Road dust can be a big problem in the winter, especially in northern climes where the use of studded tyres is allowed. Researchers are now studying how the type of stone used in asphalt affects the amount and harmfulness of dusty particulate matter that gets kicked up as studded tyres chew into the asphalt.
UN Sustainable Development Goals: Good Health and Well-being
A daily 10-minute training session using an app could reduce migraine attacks for many sufferers, according to researchers.
Boys need to burn for something to succeed. Maybe that’s why they often do less well at school than girls.
Children’s health declines the longer they live in refugee camps. Many adults are also struggling, with seven out of ten feeling like they have no future.
Italy’s budget deficit is skyrocketing. Yet people there are not debating the cost of a human life, or whether the shutdown of the country is worth it.
NTNU in Gjøvik has developed a better design for face shields, which are part of the personal protection equipment used by medical professionals. Major production of the new shields – up to 250 per day – is starting on the university’s 3D printers this week.
Is your home office in the living room, or is your whole family working at home? Here’s some good advice to make sure your indoor climate is healthy.
Restlessness, insomnia, ruminating and aching muscles. Here are one professor’s tips for anyone who is struggling with anxiety and fear due to the coronavirus.
By manipulating the “instruction manuals” that control cell function in our bodies, we will soon be able to combat many diseases, including the new coronavirus outbreak. However, in the worst scenario, such innovations will only benefit the rich.
Developing an effective treatment for Alzheimer’s disease is the long-term goal of a new national research centre in Norway. Nobel laureates Edvard Moser and May-Britt Moser will lead the K. G. Jebsen Centre for Alzheimer’s Disease, aimed at determining how Alzheimer’s disease arises in the brain and its early stages of development.
There’s no effective treatment for the coronavirus that causes COVID-19, which was first detected in Wuhan, China. Developing new drugs and vaccines can take years. Existing drugs offer a possible quick response to the potential pandemic.
Research from NTNU is now being integrated into millions of smartwatches worldwide. You work on a single training goal, and the fitness tracker tells you if you reach that goal. It may be the key to staying healthy.
NTNU’s Fitness Calculator was developed in 2013. It was able to reveal your body’s real age and how long you could expect to live. Now it turns out that it can tell you much more about your health.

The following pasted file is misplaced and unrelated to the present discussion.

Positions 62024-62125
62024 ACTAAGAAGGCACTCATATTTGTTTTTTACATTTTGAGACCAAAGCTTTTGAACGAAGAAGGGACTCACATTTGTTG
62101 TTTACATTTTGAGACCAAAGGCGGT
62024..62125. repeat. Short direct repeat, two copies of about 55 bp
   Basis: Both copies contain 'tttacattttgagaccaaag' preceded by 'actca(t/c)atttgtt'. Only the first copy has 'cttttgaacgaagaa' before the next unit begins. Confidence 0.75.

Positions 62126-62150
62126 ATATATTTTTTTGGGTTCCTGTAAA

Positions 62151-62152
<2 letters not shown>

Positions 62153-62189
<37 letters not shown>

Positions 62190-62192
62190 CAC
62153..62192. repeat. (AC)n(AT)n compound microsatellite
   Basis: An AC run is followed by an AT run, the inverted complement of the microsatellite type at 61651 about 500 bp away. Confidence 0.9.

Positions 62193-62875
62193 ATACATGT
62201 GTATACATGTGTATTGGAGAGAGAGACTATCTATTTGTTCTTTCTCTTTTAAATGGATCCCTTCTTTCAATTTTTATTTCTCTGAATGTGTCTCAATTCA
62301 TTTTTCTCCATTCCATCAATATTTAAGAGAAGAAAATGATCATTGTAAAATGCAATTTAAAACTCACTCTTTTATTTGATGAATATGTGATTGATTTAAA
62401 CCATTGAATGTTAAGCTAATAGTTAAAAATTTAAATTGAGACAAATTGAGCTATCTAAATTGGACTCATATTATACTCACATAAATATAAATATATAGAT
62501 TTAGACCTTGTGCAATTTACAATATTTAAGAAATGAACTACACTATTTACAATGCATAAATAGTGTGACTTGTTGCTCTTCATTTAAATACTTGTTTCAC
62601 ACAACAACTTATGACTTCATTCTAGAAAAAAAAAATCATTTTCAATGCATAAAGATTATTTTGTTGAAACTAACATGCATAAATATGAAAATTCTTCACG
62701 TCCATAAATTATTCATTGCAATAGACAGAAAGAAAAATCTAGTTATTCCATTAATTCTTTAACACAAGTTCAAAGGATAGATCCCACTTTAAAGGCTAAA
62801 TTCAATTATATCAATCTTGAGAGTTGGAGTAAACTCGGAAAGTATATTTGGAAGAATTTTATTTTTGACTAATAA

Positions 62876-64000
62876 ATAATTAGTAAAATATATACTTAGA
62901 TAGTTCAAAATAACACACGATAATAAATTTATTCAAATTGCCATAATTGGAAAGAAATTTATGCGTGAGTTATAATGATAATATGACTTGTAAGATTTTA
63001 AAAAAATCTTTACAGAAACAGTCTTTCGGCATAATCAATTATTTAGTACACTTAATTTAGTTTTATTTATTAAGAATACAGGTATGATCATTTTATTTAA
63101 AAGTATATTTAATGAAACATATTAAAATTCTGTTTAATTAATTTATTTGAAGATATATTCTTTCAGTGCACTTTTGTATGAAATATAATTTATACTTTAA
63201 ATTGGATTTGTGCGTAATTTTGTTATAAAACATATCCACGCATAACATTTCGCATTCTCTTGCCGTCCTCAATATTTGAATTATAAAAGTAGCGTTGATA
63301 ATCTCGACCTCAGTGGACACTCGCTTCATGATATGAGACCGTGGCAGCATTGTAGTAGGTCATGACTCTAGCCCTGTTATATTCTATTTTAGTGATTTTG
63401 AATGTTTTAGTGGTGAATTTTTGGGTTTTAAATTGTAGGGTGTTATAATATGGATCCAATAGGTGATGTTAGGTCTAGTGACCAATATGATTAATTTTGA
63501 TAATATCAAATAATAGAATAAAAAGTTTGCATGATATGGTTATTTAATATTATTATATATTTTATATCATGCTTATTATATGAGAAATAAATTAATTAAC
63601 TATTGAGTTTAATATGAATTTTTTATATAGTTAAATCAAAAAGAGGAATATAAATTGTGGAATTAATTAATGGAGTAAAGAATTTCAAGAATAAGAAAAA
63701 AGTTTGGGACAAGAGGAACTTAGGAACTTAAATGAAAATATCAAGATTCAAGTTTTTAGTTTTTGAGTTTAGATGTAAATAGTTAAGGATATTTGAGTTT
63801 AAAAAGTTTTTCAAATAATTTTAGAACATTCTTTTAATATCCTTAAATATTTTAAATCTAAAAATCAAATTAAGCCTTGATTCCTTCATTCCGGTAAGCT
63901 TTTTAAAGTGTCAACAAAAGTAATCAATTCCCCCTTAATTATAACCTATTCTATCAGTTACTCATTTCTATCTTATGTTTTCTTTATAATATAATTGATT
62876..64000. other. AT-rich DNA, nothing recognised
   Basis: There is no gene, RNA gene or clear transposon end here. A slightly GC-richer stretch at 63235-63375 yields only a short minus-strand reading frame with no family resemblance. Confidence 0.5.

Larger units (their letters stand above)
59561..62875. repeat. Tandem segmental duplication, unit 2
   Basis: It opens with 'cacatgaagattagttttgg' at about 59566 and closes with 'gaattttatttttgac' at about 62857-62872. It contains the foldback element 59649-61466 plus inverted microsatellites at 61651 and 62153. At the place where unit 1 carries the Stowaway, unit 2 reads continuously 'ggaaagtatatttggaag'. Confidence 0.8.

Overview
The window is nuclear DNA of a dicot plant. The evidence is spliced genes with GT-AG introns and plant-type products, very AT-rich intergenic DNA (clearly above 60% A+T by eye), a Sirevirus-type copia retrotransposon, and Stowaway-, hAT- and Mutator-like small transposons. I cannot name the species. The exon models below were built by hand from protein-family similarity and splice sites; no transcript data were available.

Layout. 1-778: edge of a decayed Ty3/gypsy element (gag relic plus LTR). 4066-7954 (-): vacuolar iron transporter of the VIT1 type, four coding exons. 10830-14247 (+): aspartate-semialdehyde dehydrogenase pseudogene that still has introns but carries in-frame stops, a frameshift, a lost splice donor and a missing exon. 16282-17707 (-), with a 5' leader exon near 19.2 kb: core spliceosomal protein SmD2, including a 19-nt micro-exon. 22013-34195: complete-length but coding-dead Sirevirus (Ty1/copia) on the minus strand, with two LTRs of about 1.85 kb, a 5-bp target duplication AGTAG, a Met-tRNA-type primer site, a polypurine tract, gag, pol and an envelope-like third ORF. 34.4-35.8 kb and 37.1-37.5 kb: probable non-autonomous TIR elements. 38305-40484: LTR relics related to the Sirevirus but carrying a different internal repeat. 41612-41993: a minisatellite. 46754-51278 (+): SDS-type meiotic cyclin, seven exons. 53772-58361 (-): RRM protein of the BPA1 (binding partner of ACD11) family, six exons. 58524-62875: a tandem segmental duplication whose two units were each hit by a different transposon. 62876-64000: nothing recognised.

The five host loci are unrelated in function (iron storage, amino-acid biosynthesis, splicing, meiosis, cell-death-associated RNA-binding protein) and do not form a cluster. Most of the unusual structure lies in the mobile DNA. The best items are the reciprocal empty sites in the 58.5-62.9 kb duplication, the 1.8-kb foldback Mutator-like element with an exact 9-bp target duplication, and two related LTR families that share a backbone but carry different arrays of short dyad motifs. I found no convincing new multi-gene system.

Ulrik Wisløff has been selected for the Heart Research Award for his studies on training as cardiac medicine. The prize is presented by King Harald.
Do you have poor motor skills or struggle to read, write or solve math problems? Maybe it’s really because of how your brain interprets what it sees.
The FINDRISC questionnaire has been used extensively to predict a person’s degree of risk for getting type 2 diabetes, but new findings show that it does not adequately identify the most vulnerable individuals.
Nearly 40 million people were living with HIV in 2017, the UN says, with just over half taking antiretroviral therapy. These drugs have cut AIDS-related deaths by more than half since the 2004 peak, but the disease cannot be cured. A new mechanism uncovered by a Norwegian research group could improve the chances of developing one.
Norway may offer children’s swimming and lifesaving lessons outdoors as early as this year. The goal is to reduce drownings.
Researcher Marita Skjuve has been interviewing people who have a close relationship with a chatbot called Replika. Her conclusion is that such relationships offer value and meaning to the chatbot’s users, and can even be romantic.
We create mental maps as we move around. But these maps can be distorted if the surroundings change. That makes it more difficult to remember where something was.
Staying fit or improving fitness over time should be a goal for anyone who wants to reduce the likelihood of getting dementia.
Cholesterol crystals form from “bad” cholesterol and are found in plaques that line blood vessels. When these plaques rupture, they can cause heart attacks or strokes. New research suggests that cholesterol crystals in plaques can actually trigger strokes and heart attacks.